However, I don't feel this is his best book. I felt he was guilty of borrowing too heavily from other authors, particularly 'The White Spider', and the rapid changes of continent deny the reader the chance to feel part of the sustained climb that drove you forward in the other books. My greatest disappointment though was a feeling that he trivialises the deaths of other mountaineers, which is sad, as I think this is the opposite of his intent in writing the book. In attempting to set each scene, he uses descriptions of each accident, I feel, rather too sensationally. With unnerving rapidity, he moves from one macabre scene to the next, more to maintain momentum, than perhaps offer a fitting memorial to each climber. Without spoiling the latter part of the book, as he describes the deaths of some climbers on the Eiger, you feel more like a gory tourist, rather than a comrade to the souls described, and this left me very empty. I wanted time to contemplate each of these men, the lives abruptly ended, and I felt the pace of the book denied me this.

This ultimately prevented the book from reaching a conclusion, and although this may be where Simpson ended up in his personal journey, I do not feel it is a fair place to leave the reader.
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1 of 1 people found the following review helpful
5.0 out of 5 stars A compelling tale of perseverence in the face of adversity, 22 July 1999
By A Customer
This classic mountaineering volume was written at a time when Himalayan mountaineering was entering a new and exciting phase - a purer seduction of the mountain, where more aesthetic methods and lines of ascent override the basic urge to reach the summit (and nothing else). Tom Hornbein was definitely cast into this new mold, although at the time he was probably not aware of it. This expedition, which was on many occasions threatened with defeat, succeeded in a mountaineering tour de force. Not the ascent by the "yak route", but by pushing a route up one of the most formidable ridges anywhere in the Himalayan chain and traversing the mountain back along the south-east ridge. Without the grit and determination of Tom and Willi, this would have been just another ascent of Everest to add to the ever-growing list. Their dream was borne out in the end. Tom's open and unprepossessing prose is a refreshing change from the pithy accounts of yesteryear, giving the reader more insight into the inner workings, and tensions, of any large mountaineering expedition. A must read for any serious mountaineering scholar.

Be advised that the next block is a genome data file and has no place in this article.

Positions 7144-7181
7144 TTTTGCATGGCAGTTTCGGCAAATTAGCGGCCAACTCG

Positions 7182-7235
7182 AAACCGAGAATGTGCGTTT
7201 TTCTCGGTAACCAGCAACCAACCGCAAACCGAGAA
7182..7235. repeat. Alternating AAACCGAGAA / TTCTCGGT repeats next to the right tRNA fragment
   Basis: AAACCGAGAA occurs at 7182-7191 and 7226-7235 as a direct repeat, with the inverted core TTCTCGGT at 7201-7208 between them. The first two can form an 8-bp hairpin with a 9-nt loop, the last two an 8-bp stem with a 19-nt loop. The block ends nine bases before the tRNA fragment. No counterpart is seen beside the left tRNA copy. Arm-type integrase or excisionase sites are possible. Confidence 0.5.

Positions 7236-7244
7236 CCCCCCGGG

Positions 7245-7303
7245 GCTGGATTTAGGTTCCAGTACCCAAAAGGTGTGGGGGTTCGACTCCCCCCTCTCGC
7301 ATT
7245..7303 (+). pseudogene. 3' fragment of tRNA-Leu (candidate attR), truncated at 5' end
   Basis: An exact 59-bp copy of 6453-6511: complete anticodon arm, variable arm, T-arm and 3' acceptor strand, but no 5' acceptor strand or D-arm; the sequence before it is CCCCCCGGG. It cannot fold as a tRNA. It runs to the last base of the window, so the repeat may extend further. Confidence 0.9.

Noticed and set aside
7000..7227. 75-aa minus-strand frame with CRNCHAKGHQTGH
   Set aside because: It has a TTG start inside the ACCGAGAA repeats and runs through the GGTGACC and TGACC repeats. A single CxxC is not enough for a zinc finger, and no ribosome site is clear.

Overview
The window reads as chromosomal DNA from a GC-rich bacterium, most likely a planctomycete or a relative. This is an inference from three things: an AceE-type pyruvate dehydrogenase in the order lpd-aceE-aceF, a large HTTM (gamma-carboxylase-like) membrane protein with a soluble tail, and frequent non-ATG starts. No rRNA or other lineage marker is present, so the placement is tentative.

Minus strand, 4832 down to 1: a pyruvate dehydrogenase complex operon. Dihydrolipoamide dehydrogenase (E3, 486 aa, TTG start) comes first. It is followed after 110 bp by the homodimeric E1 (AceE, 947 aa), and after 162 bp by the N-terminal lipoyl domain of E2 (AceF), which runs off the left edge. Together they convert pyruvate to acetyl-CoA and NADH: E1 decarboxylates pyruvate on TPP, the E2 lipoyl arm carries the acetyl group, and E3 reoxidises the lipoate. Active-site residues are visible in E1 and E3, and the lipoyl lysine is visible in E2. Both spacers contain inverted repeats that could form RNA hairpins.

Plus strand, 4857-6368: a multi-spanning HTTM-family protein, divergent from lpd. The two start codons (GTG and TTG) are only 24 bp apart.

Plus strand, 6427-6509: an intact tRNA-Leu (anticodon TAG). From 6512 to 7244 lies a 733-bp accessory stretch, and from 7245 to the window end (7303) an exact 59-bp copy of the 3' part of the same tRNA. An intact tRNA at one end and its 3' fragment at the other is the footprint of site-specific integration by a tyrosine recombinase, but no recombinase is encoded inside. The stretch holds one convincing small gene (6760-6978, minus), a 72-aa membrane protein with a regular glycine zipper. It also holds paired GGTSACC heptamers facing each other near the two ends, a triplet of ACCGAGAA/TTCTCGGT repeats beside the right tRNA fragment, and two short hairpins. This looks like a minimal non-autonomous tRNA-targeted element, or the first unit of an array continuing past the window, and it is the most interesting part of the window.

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11 of 13 people found the following review helpful
5.0 out of 5 stars A personal, bittersweet love letter to mountaineering, 5 Aug 2005
This review is from: The Beckoning Silence (Paperback)
I have enoyed all Simpson's books, but this is my favourite. It deals more with the author's clearly painful decision to give up climbing. After the tragic (not climbing-related, as it happens) death of a close friend, and with the list of departed acquaintances just getting longer, Simpson has decided to pack in the climbing game.

Before bowing out, he decides to have a crack at the north face of the Eiger, possibly one of the most mythical and dangerous climbs in Europe if not the world.

This book explores Simpson's relationship with the mountains, and recounts some of what may be his final climbs (from Colorada to Switzerland). It's written in the same dark, sometimes abrasive, and often witty style anyone who's read his books will be familiar with. It's also possibly his most touching book, showing more maturity than the fantastic Touching the Void.

And of course there's the Eiger. It's a mountain that fascinates many people, mountaineers or no. It clearly represents something powerful to the author, who, having read Harrer's The White Spider in his youth, has a long-held fear/respect/awe for the mountain.

This book drew me in, made me shiver, and even hurt at times. If you only ready one book about the Eiger, read this. If you only read one book about mountaineering ... this book is a good place to start, because you'll want to read on, I guarantee you!